Revere and Everett are now the battleground in a competition between two Las Vegas titans for the sole resort casino license available in Eastern Massachusetts.
Wynn Resorts, whose founder built the epic Mirage on the Vegas strip, has an option to buy a 37-acre parcel in Everett to build its own billion-dollar resort on the Mystic River.
Developers have until Tuesday to submit an application for a 15-year license, accompanied by a $400,000 nonrefundable fee, to the Massachusetts Gaming Commission.
The five-member panel can award up to three licenses in the Bay State, but only one is available in the lucrative Greater Boston market.
Residents of the two blue-collar cities will get to decide in a local referendum whether they want a casino development in their community.
“I will campaign against it,” said Evmorphia Stratis, 60, an artist who lives near Everett Square. “Casinos have a very negative effect on a community. Why aren’t they trying to get a high-tech or alternative-energy company on that site?”
“I support it basically for our tax base,” said William Frederick, 61, a retired postal employee who owns two homes in Everett. “If Steve Wynn moves in here, I know we’re going to get a whole chunk of money.”
Revere residents seem equally at odds about the value of a casino in their city.
“If it goes in at Suffolk Downs, we’ll probably move,” said Gail O’Brien, 63, a 40-year homeowner in Beachmont, the Revere neighborhood where part of Suffolk Downs is located. “I don’t want to deal with the traffic, or the types of people who follow a casino.”
“I think it’s good for the community,” said Francisco Lizardo, 60, who moved to Revere two years ago from East Boston. “It’s going to bring a lot of work. You need that in these times.”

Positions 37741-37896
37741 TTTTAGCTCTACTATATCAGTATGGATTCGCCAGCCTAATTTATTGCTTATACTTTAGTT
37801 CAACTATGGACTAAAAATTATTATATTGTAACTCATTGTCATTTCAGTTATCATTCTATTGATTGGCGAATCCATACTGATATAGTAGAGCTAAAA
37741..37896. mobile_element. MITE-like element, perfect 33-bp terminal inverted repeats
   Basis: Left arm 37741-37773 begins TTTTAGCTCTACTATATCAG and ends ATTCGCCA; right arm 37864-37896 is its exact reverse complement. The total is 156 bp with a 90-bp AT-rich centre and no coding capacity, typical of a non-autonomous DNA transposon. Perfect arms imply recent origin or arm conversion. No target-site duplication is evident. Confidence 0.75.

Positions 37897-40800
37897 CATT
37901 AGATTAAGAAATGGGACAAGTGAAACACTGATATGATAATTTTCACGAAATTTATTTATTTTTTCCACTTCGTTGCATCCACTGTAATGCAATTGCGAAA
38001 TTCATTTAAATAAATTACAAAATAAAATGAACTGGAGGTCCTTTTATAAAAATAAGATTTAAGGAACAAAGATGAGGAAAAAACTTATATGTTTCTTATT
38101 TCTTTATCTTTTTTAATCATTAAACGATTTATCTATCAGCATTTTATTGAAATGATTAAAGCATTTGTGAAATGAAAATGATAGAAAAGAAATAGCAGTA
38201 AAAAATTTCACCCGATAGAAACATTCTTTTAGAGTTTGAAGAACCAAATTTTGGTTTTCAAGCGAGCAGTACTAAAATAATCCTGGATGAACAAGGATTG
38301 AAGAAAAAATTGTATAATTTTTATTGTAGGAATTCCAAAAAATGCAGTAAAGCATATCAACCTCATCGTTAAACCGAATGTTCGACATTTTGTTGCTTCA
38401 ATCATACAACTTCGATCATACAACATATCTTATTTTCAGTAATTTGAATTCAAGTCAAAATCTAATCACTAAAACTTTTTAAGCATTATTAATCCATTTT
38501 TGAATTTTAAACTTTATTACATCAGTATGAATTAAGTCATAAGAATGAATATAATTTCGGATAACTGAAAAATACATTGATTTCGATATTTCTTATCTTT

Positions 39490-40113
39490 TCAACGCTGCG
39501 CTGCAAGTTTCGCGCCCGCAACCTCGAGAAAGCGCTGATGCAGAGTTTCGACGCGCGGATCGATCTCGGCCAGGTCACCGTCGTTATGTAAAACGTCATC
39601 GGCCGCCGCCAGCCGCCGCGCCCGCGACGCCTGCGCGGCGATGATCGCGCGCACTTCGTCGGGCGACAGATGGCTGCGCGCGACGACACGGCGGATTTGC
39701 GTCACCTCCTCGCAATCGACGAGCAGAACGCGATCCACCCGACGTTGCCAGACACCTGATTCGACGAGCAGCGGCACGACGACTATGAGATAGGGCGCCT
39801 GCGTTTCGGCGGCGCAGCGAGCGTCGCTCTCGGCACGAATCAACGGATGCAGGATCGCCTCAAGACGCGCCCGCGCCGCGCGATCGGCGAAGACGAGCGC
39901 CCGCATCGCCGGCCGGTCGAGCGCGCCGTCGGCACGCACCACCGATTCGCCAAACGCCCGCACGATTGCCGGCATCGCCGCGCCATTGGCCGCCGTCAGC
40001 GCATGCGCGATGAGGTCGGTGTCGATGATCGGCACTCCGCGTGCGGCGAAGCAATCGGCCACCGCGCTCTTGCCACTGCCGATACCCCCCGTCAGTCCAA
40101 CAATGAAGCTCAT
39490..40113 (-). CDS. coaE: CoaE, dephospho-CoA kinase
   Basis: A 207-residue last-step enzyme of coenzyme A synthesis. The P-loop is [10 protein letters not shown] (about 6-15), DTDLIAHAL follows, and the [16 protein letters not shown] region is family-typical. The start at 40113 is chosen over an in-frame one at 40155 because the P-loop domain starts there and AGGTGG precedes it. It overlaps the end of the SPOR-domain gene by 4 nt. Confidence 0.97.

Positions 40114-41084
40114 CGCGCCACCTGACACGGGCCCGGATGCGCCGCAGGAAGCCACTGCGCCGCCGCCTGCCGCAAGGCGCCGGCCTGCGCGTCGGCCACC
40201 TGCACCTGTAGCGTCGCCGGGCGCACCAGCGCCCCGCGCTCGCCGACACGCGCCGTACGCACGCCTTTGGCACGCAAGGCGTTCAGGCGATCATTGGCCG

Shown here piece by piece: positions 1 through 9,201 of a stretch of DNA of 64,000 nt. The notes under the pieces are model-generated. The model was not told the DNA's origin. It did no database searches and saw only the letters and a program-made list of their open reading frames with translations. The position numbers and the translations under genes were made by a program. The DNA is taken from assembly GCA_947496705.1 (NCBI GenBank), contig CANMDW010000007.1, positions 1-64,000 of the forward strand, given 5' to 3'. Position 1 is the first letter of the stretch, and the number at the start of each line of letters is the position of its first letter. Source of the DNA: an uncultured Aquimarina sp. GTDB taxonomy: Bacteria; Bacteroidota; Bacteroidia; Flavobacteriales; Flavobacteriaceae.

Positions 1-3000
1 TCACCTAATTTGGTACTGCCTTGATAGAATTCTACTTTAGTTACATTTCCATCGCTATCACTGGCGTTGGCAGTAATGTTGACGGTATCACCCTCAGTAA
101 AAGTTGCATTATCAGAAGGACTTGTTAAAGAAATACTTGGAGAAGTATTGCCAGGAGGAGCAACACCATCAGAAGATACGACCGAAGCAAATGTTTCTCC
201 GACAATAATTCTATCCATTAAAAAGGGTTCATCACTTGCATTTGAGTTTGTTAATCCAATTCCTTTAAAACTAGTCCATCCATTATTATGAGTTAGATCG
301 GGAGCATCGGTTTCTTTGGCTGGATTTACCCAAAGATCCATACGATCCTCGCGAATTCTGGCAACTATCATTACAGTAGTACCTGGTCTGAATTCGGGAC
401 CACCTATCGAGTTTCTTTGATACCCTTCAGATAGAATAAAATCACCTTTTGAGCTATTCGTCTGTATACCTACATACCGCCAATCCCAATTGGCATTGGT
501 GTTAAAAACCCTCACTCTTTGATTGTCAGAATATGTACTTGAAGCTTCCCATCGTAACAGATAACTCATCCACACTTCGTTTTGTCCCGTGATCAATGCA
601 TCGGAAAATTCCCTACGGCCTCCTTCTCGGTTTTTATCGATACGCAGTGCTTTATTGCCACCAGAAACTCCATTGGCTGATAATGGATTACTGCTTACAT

“There will not be a casino in any community that does not want one,” Crosby said.
Meanwhile, those with high stakes in the turf war continue to make their arguments.
“We always anticipated there would be competition for this license,” said Chip Tuttle, chief operating officer at Suffolk Downs. “We’ve always known that in order to earn the license, we’re going to have to [submit] a proposal that sets the standard for gaming development in Massachusetts.”
In an interview, Wynn said he plans to build a hotel tower, with 300 to 500 rooms. Upscale shops, restaurants, a spa, and meeting space will be included, he said.
“It will be a first-class, high-rise hotel,” Wynn said, speaking by phone from his home in Sun Valley, Idaho. “We have the experience and capital to build it. I want it to become one of the top hotels in the Boston area.”
Wynn first proposed teaming with New England Patriots owner Robert Kraft to build a casino across Route 1 from Gillette Stadium in Foxborough, but he withdrew the proposal amid fierce community opposition.
But Everett so far has welcomed him, Wynn said.
“I sort of felt, after Foxborough, that it would be an uphill battle to find another [community]. But the feeling we got from Everett is that they have a real strong desire for us to go there.”
The casino mogul is no stranger to the North Shore. His father, Michael Wynn, grew up with a foster family in Revere. His mother, Selma Cutner, grew up in a four-family home at 11 Dana St.
“I used to play stickball in the street,” recalled Wynn, 70. “I’d go swimming at Revere Beach with my grandmother. The water was cold. I loved playing in the arcades and all the rides.”
Wynn, who said he still has family in Revere, said he isn’t miffed that rival Caesars is bidding for a casino there. “Nah,” he said. “I know them all over at Caesars. They’re friends of mine.”
It could take up to a year for the gaming commission to decide which casino operator wins the license, and only after each negotiates a financial package with its host communities — including Revere or Everett — to mitigate the impact of a massive new development.
The state’s nascent casino industry is flush with opportunities. Each development is expected to create 2,500 construction jobs and 4,000 permanent ones, according to state estimates.Continued...